The third important development in philosophy of action—and it is at this point that philosophy of action bleeds into metaethics—is a robust debate about how these rational capacities are to be understood, and whether an understanding of them requires us to admit the existence of an irreducible reason relation.


4. What direction would you like to see the field go in?


With academic disciplines becoming more and more specialized, and advances in academic fields leading to ever more rapid technological change, technological change that has a profound affect on the weal and woe of people all over the world, it seems to me more important than ever that we encourage large scale theorizing. I would therefore like to see more integration of cognitive science, philosophy of action, metaethics, social and political philosophy, sociology, and political science. Just as philosophers mustn't poach on empirical preserves, but must leave space in their theories for details to be filled in by empirical scientists, so empirical scientists must begin their investigations with a robust sense of what the most reasonable frameworks are within which such investigations can take place. If I am right that certain normative claims can be defended a priori—see again my answer to the first question—then the most reasonable frameworks will themselves embrace these normative claims. The hope is that this would lead to better policy outcomes when it comes to the regulation of technological change.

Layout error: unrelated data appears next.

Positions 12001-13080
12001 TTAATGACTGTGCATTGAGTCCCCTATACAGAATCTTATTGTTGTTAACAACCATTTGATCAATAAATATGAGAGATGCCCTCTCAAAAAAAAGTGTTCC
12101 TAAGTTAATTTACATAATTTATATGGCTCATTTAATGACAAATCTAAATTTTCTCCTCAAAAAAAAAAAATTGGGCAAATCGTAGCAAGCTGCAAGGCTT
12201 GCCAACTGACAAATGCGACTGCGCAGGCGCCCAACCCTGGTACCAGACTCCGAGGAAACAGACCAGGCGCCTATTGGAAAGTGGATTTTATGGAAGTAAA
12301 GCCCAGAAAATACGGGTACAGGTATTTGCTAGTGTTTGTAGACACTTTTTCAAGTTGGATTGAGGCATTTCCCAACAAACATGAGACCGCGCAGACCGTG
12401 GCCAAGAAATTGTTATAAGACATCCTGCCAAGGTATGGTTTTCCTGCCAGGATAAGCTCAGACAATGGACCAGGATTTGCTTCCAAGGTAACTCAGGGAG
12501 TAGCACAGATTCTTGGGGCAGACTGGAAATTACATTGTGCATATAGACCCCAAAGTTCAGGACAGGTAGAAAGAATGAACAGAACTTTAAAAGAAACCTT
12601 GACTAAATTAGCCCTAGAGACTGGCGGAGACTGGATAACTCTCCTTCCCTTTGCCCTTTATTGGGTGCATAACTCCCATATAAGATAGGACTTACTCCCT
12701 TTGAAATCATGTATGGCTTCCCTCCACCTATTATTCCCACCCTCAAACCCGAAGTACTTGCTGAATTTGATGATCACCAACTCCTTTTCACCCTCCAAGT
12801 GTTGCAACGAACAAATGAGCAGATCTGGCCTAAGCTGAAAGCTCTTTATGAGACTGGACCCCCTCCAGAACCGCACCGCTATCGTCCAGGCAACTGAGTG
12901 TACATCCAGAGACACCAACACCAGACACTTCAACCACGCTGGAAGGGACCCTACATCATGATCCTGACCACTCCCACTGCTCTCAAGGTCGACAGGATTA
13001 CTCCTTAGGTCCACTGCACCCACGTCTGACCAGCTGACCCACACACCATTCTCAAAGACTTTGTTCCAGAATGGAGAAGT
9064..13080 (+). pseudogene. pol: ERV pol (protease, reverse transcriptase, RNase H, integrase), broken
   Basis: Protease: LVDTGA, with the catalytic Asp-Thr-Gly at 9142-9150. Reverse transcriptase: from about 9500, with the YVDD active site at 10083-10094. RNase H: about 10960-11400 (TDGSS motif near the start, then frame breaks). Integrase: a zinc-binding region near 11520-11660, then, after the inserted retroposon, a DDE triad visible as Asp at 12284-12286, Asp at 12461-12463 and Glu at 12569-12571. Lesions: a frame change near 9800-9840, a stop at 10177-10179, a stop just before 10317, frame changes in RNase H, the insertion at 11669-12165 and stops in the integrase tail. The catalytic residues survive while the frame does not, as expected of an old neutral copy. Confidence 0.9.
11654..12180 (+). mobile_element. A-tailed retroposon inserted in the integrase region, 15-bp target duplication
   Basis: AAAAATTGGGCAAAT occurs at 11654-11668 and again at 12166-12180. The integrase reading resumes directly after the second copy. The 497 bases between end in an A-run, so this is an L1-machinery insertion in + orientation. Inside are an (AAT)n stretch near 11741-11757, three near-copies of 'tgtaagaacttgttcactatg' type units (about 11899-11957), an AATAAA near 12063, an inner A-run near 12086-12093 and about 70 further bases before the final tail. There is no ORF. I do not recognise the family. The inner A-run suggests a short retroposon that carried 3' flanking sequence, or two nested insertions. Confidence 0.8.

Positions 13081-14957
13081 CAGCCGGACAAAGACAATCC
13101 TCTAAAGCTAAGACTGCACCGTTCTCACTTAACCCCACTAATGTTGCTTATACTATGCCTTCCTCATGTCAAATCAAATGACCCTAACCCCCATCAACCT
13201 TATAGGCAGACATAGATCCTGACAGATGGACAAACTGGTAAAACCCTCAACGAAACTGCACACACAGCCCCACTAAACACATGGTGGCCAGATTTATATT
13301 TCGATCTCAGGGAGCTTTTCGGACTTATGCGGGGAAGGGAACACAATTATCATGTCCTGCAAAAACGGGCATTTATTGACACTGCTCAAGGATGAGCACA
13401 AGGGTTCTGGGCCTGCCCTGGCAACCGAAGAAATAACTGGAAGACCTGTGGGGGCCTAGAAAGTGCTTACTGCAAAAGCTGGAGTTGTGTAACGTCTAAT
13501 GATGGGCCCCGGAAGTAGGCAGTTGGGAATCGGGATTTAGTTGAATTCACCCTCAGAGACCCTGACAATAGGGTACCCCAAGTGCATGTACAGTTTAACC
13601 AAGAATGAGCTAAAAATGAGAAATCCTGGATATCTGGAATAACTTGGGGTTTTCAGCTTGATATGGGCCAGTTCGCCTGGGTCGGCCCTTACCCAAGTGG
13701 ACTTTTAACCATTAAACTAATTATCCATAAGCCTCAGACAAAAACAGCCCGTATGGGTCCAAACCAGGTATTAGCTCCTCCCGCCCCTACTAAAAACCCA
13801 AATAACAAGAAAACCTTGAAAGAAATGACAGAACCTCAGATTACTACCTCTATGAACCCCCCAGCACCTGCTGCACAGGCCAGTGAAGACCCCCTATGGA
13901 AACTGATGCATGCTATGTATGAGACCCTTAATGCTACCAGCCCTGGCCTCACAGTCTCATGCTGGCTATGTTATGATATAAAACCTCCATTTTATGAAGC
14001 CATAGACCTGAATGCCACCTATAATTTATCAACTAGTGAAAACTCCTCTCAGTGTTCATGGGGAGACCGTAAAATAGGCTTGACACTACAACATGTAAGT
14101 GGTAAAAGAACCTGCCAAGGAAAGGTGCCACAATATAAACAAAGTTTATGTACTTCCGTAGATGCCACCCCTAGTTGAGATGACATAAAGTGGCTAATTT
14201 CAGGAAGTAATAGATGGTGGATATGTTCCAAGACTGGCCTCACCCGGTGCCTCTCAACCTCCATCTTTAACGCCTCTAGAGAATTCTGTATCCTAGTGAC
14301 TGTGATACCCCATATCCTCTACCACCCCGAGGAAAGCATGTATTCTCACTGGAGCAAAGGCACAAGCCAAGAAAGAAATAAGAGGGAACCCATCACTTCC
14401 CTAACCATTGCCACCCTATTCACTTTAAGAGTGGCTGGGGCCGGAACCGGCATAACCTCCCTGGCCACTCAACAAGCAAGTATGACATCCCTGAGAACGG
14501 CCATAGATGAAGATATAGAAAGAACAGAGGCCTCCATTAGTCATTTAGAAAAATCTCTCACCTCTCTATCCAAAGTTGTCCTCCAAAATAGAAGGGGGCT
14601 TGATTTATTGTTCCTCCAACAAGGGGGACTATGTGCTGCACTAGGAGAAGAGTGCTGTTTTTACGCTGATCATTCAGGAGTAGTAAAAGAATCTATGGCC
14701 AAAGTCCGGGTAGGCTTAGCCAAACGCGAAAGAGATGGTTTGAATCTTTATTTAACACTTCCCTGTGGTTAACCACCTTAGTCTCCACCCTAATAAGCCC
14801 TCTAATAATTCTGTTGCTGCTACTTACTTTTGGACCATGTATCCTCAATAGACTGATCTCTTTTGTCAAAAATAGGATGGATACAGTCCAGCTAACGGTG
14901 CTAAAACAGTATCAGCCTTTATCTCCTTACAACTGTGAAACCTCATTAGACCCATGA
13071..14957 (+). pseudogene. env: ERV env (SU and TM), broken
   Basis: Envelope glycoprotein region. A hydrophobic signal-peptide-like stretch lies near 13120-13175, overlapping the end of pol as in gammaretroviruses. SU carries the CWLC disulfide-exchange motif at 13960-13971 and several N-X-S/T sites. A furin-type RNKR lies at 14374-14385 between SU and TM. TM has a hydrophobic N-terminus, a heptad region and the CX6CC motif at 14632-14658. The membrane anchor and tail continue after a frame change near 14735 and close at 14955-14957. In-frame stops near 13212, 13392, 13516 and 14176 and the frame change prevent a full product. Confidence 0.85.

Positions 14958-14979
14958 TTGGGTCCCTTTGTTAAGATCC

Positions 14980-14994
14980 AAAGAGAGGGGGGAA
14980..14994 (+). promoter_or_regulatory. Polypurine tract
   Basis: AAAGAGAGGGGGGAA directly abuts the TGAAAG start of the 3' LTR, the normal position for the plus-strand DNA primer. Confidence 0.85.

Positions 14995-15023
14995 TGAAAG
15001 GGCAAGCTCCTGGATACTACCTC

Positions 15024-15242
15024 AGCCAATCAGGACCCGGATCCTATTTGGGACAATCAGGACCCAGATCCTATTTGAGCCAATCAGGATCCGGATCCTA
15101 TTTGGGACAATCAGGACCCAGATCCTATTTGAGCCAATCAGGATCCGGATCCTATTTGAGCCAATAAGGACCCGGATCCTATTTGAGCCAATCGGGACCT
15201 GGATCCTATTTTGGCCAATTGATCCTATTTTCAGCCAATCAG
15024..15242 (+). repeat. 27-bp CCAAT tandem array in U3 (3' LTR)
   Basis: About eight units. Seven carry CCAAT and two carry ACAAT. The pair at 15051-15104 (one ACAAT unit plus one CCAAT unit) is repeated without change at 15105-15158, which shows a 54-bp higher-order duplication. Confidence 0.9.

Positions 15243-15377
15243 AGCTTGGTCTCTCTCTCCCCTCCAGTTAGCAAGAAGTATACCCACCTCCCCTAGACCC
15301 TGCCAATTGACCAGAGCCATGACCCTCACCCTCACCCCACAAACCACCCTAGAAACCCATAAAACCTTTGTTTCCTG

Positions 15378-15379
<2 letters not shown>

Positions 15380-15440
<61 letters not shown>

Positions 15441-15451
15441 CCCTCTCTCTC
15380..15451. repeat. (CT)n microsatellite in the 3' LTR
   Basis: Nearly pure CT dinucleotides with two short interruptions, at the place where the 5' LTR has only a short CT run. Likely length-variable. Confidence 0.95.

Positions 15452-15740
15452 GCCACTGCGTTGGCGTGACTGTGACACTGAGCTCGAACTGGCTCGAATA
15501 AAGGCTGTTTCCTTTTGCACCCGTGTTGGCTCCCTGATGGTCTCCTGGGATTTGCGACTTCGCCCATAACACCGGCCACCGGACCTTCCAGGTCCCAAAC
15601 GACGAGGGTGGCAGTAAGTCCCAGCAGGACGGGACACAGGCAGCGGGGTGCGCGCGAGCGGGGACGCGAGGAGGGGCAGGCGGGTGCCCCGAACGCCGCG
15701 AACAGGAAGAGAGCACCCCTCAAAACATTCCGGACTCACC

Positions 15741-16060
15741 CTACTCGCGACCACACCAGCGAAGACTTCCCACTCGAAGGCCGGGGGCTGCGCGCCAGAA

2018 January 13

Many thanks to Prof Smith for his answers!